ASP.NET uses a couple of new terms that are important to understanding the main article: namespaces and assemblies. Namespaces are a scoping mechanism that acts as a container for classes and child namespaces to prevent name conflicts within classes and to organize classes and namespaces hierarchically. You can use one or more namespace names with a class name to provide a fully qualified class name. For example, the fully qualified class name for the Visual Basic.NET (VB.NET) class that the code in Listing A creates is MyNamespace.MyClass. You can nest namespaces simply by declaring a child namespace within the parent namespace.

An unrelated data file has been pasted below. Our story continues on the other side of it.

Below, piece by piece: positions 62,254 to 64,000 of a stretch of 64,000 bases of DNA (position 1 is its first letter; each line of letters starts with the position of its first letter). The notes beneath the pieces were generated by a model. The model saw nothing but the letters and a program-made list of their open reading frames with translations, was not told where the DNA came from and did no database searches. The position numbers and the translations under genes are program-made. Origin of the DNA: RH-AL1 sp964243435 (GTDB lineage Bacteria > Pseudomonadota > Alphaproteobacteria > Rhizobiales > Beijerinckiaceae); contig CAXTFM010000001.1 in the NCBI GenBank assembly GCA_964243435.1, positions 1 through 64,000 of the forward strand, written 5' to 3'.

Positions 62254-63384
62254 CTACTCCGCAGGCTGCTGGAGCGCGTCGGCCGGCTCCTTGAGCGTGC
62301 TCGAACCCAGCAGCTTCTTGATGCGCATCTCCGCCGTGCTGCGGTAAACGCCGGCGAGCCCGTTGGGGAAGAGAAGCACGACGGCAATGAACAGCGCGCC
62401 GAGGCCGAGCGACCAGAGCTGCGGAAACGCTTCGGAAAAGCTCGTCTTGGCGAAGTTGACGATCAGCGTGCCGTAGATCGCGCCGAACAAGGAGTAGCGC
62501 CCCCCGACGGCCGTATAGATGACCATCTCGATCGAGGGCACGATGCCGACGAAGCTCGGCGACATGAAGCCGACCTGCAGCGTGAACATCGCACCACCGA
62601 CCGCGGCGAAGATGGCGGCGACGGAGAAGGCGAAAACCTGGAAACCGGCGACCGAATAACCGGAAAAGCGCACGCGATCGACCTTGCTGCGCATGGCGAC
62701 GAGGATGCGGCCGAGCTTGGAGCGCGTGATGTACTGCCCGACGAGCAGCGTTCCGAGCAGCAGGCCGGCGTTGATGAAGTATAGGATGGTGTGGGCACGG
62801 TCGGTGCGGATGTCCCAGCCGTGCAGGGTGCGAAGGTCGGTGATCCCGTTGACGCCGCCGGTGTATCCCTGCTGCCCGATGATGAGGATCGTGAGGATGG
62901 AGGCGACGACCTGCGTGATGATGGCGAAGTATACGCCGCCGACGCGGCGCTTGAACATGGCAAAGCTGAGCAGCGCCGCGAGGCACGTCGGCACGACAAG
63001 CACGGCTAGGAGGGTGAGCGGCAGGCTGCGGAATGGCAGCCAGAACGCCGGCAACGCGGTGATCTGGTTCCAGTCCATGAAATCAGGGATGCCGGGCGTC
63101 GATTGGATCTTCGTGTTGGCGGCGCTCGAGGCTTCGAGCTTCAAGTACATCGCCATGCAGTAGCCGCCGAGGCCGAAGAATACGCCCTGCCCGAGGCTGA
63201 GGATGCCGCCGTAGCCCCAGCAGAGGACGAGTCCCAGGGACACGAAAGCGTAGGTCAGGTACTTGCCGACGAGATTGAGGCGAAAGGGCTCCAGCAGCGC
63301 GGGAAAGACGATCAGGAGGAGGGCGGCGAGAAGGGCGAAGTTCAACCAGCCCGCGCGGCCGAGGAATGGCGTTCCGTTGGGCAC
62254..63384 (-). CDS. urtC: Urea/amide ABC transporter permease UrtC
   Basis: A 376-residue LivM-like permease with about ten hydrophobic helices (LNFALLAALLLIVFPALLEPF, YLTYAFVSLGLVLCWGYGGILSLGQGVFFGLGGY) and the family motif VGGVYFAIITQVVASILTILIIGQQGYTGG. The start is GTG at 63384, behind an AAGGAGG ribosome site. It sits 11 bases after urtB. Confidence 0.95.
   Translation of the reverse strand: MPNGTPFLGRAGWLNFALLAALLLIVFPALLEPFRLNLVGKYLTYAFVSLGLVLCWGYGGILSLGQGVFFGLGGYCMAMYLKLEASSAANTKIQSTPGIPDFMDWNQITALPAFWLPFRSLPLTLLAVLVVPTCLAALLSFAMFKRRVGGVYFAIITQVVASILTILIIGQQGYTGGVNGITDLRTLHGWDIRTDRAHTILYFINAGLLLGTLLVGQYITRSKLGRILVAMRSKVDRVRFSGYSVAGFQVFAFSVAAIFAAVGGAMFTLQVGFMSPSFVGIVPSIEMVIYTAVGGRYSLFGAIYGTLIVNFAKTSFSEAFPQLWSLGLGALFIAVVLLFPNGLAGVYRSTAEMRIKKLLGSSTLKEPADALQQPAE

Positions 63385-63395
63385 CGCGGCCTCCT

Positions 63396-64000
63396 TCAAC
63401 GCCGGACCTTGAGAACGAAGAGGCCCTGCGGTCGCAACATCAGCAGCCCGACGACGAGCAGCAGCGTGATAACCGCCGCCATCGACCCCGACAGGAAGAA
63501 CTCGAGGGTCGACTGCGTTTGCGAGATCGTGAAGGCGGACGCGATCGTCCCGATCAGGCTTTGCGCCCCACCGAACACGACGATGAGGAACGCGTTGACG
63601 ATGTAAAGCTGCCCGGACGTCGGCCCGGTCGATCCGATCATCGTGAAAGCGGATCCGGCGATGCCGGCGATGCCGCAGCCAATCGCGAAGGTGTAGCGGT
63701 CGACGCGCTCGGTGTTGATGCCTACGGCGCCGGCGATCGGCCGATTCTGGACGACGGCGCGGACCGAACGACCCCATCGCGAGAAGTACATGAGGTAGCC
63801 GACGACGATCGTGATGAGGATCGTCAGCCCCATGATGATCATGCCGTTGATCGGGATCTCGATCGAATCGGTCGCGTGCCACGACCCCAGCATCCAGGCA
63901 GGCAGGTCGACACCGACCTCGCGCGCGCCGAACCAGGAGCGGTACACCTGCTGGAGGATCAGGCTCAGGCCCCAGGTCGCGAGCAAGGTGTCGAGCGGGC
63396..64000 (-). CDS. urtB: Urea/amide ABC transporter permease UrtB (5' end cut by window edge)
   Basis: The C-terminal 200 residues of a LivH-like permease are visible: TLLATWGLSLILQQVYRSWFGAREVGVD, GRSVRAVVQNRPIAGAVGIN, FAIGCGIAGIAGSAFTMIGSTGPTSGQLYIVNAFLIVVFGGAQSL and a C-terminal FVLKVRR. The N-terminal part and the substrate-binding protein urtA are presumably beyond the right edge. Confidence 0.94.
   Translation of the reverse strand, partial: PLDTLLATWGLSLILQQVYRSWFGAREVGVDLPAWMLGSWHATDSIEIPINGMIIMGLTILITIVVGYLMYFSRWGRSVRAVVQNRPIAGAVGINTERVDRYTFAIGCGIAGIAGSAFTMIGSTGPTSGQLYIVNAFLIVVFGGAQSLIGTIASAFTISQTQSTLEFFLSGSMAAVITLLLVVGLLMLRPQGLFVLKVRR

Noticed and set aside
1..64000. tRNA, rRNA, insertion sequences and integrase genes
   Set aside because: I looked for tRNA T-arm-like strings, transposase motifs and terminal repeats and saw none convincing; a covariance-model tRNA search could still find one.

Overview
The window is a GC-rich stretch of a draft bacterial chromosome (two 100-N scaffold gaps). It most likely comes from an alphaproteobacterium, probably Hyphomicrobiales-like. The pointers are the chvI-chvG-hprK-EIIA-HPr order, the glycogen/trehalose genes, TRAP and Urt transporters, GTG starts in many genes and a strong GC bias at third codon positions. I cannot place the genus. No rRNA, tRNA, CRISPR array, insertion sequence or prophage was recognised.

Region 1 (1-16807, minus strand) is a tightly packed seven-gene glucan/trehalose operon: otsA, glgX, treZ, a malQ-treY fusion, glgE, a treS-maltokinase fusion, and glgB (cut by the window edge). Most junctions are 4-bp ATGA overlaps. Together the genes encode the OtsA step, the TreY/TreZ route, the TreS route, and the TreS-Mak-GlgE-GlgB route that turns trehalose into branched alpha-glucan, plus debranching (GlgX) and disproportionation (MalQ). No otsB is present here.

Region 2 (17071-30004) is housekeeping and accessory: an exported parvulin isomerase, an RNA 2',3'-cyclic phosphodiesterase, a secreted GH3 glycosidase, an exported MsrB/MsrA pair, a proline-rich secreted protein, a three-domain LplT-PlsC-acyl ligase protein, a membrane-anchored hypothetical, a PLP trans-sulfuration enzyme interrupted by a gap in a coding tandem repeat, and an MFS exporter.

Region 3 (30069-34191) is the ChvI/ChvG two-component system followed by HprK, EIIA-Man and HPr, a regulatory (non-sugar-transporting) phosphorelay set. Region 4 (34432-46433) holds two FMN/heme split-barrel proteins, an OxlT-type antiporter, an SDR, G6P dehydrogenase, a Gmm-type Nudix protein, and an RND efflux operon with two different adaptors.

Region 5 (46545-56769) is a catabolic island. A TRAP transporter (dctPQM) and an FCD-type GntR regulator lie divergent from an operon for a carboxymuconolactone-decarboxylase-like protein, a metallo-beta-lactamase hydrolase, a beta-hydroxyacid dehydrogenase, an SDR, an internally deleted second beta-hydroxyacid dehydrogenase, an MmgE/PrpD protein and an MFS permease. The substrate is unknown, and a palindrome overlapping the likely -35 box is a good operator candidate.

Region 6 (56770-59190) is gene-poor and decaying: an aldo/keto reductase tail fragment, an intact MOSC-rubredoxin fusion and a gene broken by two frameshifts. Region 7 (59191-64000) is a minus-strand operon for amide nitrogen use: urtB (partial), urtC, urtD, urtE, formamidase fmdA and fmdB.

Assemblies are the .NET equivalent of DLLs—in fact, they carry the .dll extension, just as COM and Win32 DLLs do. Assemblies are containers for the code that the .NET Common Language Runtime (CLR) manages. Like DLLs in COM, assemblies are the unit of deployment in .NET development. Because they carry within them a manifest describing their own identity, version, properties, methods, and dependencies, assemblies don't rely on the registry to give other programs permission to locate and use them. Therefore, you can deploy assemblies by simply copying them to the desired location, which considerably simplifies deployment.